Patients that were administered the three-dose quadrivalent human papillomavirus vaccine (Gardasil, Merck) with longer intervals between each dose had similar immune responses to those administered the vaccine on a standard dosing schedule, new data indicate.
“Clinicians can be reassured that if delays occur in administering the second and third doses of this vaccine, it still works very will in generating an immune response,” Kathleen M. Neuzil, MD, MPH, senior clinical advisor for vaccines at PATH, a global health nonprofit organization based in Seattle, said during a press briefing.
Current vaccine guidelines specify that the second and third doses in the quadrivalent HPV vaccine series be administered at two and six months after the first dose.
Despite strict adherence to these protocols during clinical trials, dosing schedules may vary in actual practice, raising concerns about the vaccine’s efficacy in the general population, according to Neuzil.
Additionally, concerns remain about the feasibility of administering quadrivalent HPV vaccine according to the recommended schedule in developing countries, many of which lack adolescent vaccination programs and have a high burden of disease – accounting for approximately 88% of the 275,000 cervical cancer deaths that occur each year.
Neuzil and colleagues conducted a randomized noninferiority trial to determine whether three alternative dosing options could offer health care providers flexibility in administering the vaccine without sacrificing efficacy. Results were published in the April 12 issue of the Journal of the American Medical Association.
The researchers enrolled 903 girls aged 11 to 12 years who attended 6th and 7th grade at 21 schools in the Hoa Binh province of Vietnam and randomly assigned them to one of four vaccine schedules: the standard 0-, 2- and 6-month schedule; a 0-, 3- and 9-month schedule; a 0-, 6-, and 12-month schedule; and a 0-, 12- and 24-month schedule.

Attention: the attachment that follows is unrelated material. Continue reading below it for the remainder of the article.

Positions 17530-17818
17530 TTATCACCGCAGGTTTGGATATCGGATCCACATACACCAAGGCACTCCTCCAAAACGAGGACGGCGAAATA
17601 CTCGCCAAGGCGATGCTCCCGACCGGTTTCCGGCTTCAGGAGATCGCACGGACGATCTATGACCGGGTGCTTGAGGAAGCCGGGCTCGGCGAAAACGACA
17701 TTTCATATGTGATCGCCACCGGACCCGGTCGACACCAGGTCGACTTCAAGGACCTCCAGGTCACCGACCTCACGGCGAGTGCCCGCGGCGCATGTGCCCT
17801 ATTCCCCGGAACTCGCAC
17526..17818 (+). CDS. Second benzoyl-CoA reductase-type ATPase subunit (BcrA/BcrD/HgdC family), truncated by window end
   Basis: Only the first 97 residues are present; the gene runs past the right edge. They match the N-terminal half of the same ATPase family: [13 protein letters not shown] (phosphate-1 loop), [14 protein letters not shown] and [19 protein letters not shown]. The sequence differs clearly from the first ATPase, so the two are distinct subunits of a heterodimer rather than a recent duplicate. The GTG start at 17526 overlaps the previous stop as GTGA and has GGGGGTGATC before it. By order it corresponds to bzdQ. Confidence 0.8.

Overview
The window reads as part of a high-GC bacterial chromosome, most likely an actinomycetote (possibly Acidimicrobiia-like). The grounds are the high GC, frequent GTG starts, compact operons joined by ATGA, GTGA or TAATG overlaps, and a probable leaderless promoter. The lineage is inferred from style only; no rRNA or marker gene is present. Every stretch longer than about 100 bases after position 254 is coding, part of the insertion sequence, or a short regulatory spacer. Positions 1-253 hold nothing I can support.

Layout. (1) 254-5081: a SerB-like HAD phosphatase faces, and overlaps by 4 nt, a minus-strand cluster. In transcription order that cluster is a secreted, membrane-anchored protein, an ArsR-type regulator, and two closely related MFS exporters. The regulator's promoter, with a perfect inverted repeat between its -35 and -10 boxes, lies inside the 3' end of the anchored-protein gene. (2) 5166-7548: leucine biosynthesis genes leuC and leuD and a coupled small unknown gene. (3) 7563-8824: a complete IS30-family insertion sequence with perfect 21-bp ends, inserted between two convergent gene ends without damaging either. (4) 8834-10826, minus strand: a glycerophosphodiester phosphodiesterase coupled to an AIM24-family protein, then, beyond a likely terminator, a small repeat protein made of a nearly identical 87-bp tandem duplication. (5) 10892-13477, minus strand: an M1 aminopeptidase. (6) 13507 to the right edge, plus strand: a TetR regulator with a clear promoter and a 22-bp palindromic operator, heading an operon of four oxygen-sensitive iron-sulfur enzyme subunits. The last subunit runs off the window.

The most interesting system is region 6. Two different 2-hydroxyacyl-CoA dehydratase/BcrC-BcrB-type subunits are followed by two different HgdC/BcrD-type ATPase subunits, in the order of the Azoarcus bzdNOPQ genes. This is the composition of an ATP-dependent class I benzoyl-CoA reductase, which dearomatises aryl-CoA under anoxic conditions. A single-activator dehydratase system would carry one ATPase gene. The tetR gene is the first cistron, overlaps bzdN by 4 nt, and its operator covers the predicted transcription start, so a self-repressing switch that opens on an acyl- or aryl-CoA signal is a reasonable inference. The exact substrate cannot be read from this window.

Antibody concentrations were analyzed from blood samples drawn before the first dose of vaccine was administered, before the third dose and one month after the third dose (n=807; 89.6%).
Geometric mean titers (GMCs) revealed participants that received all three doses in two of the alternative schedules — the 0-, 3- and 9-month schedule and the 0-, 6- and 12-month schedule — met noninferiority criteria, achieving robust antibody responses to HPV types 16 and 18, the two types responsible for causing 70% of cervical cancer.
However, participants in the 0-, 12- and 24-month group achieved noninferior GMCs only to HPV type 18, but not 16.
Despite this finding, antibody responses were still robust among all groups, Neuzil noted, adding that patients in this trial had higher overall levels of protective antibodies than older cohorts included earlier clinical trials.
“Although the yearly schedule did not meet noninferiority, antibody levels are still higher than those found in 16- to 23-year olds,” Neuzil said, adding that the exact concentration necessary to confer protection is not yet known.
Adverse events were minimal and mostly consisted of mild injection site reactions; no participants experienced syncope.